Continue Reading DC Court Issues Injunction Against FilmOn X for Its Aereo-Like TV-Streaming Service – Increasing Legal Confusion Over TV Public Performance Rights

The Register of Copyrights, Maria Pallante, has made a series of speeches about the need to modernize Copyright, including offering testimony before Congress on the matter.  Her comments are but one sign that modernizing the Copyright Act has become the new catch-phrase in Washington. As the Courts have over the last few months wrestled with a host of copyright issues principally arising from digital media, boundaries that had carefully been set up by established copyright principles have been blurred – like the distinctions between a performance and a reproduction, or a public performance and one that is not.  These are distinctions that can have great importance as to who must be paid or whether any payment at all is due under current copyright laws – as in the Aereo case about which we wrote here. The call to modernize the Act is one looking for a copyright act that fits the realities of the 21st century.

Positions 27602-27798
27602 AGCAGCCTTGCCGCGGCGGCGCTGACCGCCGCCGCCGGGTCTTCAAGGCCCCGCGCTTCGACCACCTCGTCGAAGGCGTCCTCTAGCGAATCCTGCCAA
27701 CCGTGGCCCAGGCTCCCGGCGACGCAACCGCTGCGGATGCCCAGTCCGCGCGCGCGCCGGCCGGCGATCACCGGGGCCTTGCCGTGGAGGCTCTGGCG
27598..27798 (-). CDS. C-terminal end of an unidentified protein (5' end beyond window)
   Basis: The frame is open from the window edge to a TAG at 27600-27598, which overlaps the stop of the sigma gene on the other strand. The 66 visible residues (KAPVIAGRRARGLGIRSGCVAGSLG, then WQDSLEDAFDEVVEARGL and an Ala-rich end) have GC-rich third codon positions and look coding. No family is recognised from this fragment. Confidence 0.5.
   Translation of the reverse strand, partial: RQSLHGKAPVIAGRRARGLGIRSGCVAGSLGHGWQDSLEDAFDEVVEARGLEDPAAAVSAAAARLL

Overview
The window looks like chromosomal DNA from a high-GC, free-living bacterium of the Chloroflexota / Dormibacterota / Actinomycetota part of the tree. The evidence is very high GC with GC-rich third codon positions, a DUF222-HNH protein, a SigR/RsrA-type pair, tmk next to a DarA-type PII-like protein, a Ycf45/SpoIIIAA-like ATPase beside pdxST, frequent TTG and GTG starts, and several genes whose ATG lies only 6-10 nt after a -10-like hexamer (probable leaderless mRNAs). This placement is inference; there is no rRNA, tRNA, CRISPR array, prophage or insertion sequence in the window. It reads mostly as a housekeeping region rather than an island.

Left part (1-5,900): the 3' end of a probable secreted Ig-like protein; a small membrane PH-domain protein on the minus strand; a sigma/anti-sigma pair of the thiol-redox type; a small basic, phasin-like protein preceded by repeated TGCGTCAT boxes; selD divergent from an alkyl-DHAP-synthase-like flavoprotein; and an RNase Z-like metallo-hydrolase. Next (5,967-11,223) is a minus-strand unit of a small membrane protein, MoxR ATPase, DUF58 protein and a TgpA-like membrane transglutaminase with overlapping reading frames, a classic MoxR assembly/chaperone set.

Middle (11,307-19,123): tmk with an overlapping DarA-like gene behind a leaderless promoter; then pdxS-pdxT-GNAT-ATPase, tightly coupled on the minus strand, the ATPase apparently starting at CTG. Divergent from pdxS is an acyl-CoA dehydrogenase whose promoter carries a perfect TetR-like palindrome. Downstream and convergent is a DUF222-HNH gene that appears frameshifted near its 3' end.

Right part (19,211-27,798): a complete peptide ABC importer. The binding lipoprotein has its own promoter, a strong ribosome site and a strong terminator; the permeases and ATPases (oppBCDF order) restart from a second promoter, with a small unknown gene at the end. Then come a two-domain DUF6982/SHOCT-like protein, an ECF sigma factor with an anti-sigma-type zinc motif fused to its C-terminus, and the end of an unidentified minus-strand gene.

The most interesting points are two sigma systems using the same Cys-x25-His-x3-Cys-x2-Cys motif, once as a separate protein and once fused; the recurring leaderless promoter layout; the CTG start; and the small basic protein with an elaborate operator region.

In recent months, Aereo is but one of many cases where the Courts have struggled with how to apply laws that were developed for the analog media, where boundaries are relatively clear, to the new digital world, where many copyright concepts don’t clearly fit reality. We’ve seen a number of cases interpreting the DMCA safe harbor provisions for user-generated content – including the NY State case about which we wrote here deciding Internet service providers were not excused from liability where pre-1972 sound recordings were included in user-generated content, as well as much more sweeping decisions upholding the protections of the safe harbor in broader applications, including protections extended to YouTube in its long-running dispute with Viacom. We’ve seen a decision determining that there is no right to resell digital copies – finding that the first sale doctrine (that says that consumers can resell physical goods that they buy without compensating the original creator) does not apply to digital goods. And outside the litigation sphere, we’ve seen innumerable stories about rights and royalties – from questions about Internet radio royalties like those that may apply to the new Apple streaming service, to disputes over the rights to video programs taken from one medium (like TV) and used in another (online or otherwise on-demand).